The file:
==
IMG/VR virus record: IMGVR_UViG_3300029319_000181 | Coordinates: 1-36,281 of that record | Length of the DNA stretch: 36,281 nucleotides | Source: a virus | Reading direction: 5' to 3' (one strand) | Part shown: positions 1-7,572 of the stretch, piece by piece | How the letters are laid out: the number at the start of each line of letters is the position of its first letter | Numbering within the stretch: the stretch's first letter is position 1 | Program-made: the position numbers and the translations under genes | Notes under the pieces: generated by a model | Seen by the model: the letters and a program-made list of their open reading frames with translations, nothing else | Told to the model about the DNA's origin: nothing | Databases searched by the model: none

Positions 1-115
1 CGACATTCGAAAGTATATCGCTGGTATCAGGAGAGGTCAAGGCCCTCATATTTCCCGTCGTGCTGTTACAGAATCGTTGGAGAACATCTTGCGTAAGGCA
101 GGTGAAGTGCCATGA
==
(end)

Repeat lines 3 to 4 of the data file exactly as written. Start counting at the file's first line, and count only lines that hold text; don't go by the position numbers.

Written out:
1 CGACATTCGAAAGTATATCGCTGGTATCAGGAGAGGTCAAGGCCCTCATATTTCCCGTCGTGCTGTTACAGAATCGTTGGAGAACATCTTGCGTAAGGCA
101 GGTGAAGTGCCATGA